where n is the number of dimensions/parameters. Without loss of generality assume that the parameter space \({\mathcal {P}}\) is the unit cube, meaning that the algorithm terminates for \(\text{ vol }({\mathcal {U}}) \le \varepsilon \). Assume also that at each step undecided parameter regions are decomposed by bisection. Consider a number of refinement steps i such that each undecided region at the i-th step has width \(w \in [\delta , 2\delta ]\), yielding \(i = \lfloor -\log _2 \delta \rfloor \). From Eq. 66 and C being a cover of Z(f), we derive that:

    $$\begin{aligned} {\mathcal {U}}\subseteq \cup _{i} {\mathcal {R}}_{i} \text { s.t. } {\mathcal {R}}_{i} \cap C \ne \emptyset . \end{aligned}$$

    Observe that each rectangle in the cover C is intersected by at most \(2^n\) undecided regions of width w. Let \(N = |J|\) be the number of boxes in the cover C. Then,

    $$\begin{aligned} \text{ vol }({\mathcal {U}}) \le 2^n \cdot N \cdot w^n \le 2^n \cdot N \cdot \left( 2\delta \right) ^n < \epsilon ' \cdot 4^n \end{aligned}$$

    where the last inequality holds by Eq. 67. Since the bound \(\epsilon '\) on the volume of C is arbitrary, termination follows. Indeed, to satisfy the termination condition (\(\text{ vol }({\mathcal {U}}) \le \varepsilon \)), we can chose \(\epsilon ' = \varepsilon \cdot 4^{-n}\) which implies the existence of a suitable \(\delta \) and, in turn, of a finite number of steps \(i = \lfloor -\log _2 \delta \rfloor \).

  3. 3.

    By Theorem 1, we know that the satisfaction function of a nested CSL property is piecewise polynomial, with a finite number of (bounded) subdomains. We proceed by borrowing from steps (1) and (2) of this proof. Let D be an index set identifying the subdomains and \(f_d\) be the satisfaction function at the d-th subdomain. Then, there exist \(\delta > 0\), arbitrary positive constants \(\{\epsilon '_d\}_{d\in D}\) and a set of finite covers \(\{C_d\}_{d\in D}\) such that for all \(d \in D\), \(\text{ vol }(C_d) < \epsilon '_d\) and \(C_d\) is composed of pairwise-disjoint boxes of width \(\delta \). We can now prove termination by showing that Eq. 68 holds also for the nested case if we set \(N = \sum _{d \in D} |C_d|\) to the total number of boxes and \(\epsilon ' = \sum _{d\in D} \epsilon '_d\).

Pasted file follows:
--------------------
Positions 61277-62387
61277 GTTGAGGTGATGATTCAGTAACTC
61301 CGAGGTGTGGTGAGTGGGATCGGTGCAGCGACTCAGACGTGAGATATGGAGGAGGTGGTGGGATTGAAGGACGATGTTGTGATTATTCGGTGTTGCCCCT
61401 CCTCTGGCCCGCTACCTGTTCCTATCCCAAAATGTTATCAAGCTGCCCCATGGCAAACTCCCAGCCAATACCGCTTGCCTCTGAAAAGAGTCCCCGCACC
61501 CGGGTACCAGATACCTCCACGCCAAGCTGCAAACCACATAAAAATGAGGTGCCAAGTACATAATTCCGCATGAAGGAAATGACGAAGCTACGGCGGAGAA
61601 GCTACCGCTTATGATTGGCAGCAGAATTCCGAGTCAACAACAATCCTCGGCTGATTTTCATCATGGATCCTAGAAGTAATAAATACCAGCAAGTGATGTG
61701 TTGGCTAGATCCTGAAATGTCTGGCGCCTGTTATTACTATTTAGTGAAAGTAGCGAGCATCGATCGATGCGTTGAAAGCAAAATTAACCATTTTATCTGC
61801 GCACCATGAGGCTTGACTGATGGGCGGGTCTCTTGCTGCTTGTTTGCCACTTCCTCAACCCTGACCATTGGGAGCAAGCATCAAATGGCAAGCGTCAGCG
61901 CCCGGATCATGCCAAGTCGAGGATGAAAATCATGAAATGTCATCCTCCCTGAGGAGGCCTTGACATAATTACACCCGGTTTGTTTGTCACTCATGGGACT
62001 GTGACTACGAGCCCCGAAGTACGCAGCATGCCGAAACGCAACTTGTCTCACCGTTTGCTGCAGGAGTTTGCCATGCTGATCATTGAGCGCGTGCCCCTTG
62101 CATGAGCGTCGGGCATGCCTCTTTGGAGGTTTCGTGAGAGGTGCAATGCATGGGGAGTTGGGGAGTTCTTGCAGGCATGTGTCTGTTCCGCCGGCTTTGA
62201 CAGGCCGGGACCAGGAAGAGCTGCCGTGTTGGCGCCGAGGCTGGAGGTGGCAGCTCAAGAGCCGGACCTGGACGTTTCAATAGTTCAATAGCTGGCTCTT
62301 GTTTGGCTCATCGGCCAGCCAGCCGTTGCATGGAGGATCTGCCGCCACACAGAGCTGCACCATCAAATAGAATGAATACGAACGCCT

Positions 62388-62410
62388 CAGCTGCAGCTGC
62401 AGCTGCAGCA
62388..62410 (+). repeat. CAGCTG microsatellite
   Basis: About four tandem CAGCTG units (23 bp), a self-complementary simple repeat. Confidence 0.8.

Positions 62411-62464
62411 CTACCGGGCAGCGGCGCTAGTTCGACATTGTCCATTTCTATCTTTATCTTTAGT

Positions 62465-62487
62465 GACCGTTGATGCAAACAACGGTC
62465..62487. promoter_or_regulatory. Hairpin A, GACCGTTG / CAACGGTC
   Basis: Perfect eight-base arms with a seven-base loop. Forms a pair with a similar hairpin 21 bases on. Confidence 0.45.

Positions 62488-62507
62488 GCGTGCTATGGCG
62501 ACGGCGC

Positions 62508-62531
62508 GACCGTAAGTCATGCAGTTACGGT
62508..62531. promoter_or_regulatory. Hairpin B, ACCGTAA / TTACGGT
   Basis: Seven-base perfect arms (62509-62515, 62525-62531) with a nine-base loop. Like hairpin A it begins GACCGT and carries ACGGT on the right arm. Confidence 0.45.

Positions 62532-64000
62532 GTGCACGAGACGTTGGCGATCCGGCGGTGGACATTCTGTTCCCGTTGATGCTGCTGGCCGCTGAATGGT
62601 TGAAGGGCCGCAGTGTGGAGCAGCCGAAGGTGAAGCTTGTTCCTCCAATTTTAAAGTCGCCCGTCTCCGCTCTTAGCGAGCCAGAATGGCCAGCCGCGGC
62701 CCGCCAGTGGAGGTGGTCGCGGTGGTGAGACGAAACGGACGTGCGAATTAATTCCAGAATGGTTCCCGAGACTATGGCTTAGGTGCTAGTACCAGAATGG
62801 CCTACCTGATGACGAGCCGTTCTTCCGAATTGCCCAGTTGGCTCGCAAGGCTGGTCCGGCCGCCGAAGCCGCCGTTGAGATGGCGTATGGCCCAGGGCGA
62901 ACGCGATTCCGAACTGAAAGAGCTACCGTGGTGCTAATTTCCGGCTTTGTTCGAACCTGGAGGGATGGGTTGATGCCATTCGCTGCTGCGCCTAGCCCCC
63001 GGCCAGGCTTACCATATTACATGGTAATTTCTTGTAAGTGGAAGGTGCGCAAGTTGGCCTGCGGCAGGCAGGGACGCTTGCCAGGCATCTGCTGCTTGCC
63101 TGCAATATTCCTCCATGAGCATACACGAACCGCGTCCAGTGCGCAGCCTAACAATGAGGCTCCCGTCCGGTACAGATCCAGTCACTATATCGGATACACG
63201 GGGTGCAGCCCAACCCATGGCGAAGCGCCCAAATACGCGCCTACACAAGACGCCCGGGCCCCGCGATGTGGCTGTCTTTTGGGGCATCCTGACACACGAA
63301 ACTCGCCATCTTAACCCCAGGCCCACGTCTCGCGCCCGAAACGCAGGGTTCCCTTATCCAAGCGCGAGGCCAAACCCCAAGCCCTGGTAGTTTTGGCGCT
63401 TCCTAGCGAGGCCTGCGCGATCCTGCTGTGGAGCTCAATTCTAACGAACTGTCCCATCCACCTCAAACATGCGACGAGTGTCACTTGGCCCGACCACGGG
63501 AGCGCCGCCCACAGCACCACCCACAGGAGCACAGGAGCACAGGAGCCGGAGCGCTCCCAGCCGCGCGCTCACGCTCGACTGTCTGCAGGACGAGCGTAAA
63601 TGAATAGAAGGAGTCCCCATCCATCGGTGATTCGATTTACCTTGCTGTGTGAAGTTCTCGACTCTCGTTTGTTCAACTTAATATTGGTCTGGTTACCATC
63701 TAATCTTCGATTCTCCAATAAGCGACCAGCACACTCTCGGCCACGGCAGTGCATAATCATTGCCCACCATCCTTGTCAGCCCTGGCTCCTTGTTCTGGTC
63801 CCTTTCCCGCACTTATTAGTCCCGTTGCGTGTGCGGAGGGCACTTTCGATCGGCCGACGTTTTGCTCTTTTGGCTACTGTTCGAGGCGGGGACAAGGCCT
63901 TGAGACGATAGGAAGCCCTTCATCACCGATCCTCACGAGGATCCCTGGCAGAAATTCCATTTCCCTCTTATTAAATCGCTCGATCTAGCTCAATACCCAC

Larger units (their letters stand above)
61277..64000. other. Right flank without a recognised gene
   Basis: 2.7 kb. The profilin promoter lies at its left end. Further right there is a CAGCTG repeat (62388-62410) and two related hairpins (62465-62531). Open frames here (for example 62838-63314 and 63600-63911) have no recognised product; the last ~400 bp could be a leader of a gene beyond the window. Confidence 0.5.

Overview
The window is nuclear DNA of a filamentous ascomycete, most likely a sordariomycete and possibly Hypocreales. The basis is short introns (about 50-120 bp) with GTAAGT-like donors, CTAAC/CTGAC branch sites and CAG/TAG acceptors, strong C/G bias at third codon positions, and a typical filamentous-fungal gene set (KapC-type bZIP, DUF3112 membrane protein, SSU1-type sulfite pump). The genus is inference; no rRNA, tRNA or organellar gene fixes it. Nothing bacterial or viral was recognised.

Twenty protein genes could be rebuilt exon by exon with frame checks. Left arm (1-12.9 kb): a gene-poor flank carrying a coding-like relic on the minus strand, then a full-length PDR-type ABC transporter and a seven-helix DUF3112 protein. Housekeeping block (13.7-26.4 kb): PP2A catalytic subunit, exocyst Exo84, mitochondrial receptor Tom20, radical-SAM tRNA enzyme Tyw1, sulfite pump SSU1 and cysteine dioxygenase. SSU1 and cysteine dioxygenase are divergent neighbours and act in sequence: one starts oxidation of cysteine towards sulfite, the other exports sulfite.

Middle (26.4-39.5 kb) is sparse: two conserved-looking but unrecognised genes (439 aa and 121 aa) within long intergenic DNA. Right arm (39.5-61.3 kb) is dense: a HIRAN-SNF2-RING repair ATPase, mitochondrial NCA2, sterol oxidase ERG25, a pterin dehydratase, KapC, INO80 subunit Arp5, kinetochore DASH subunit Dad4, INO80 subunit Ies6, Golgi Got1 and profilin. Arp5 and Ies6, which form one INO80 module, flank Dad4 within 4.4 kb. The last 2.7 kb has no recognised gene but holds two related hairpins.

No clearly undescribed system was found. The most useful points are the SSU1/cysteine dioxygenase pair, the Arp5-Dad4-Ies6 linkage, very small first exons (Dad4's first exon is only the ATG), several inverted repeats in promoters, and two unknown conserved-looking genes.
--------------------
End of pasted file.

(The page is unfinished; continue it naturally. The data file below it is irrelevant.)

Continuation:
However, there is an important caveat to discuss. In this case, the satisfaction function might exhibit jump discontinuities characterized by coarse probability bounds that cannot be “mitigated” by the iterative refinement procedure. It follows that we need to take into account all the additional undecided regions that contain jump discontinuity points. Fortunately, since piecewise continuous functions are continuous almost everywhere, the set of such discontinuities has measure 0, and hence, by a similar argument to the above proof, the total volume of the undecided regions containing discontinuities can be made arbitrarily small in a finite number of steps. \(\square \)

1.4 Proposition 4

We prove the proposition by first showing that the safe bounds can be made arbitrarily small in a finite number of steps. Second, we derive the number of steps for which the termination condition is met.

  1. 1.

    Define \(f = \hat{{\varLambda }}_\phi (\cdot )(s_0)\) and let \(D^k\) be the set of regions at the k-th decomposition step. Fix a region \({\mathcal {R}}^k_j \in D^k\). Let \([f({\mathcal {R}}^k_j)]\) be the interval describing the range of f over \({\mathcal {R}}^k_j\). Since f is a polynomial function over a bounded domain, then it is also Lipschitz continuous, implying that there exists a constant \(m_j^k\) s.t. \(\mathbf {w}([f({\mathcal {R}}^k_j)]) \le m_j^k \cdot \mathbf {w}({\mathcal {R}}^k_j)\), where \(\mathbf {w}\) denotes the width of the rectangle. The safe approximation we compute is such that \([f({\mathcal {R}}^k_j)] \subset [{\varLambda }_{\min }^{{\mathcal {R}}^k_j}, {\varLambda }_{\max }^{{\mathcal {R}}^k_j}]\) and, in particular, \({\varLambda }_{\max }^{{\mathcal {R}}^k_j} - {\varLambda }_{\min }^{{\mathcal {R}}^k_j} = \mathbf {w}([f({\mathcal {R}}^k_j)]) + e^\top + e^\bot \), where \(e^\top \) and \(e^\bot \) are the global approximation errors for the upper and lower bound of \(\hat{{\varLambda }}_\phi \). We now derive a closed-form expression for \(e^\top \), based on Proposition 2. Let \(e^\top = \overline{g}_{k_\epsilon }\), where \(k_\epsilon \) is the number of uniformisation steps and, by Eq. 42, there exist positive constants \(M_1\) and \(M_2\) such that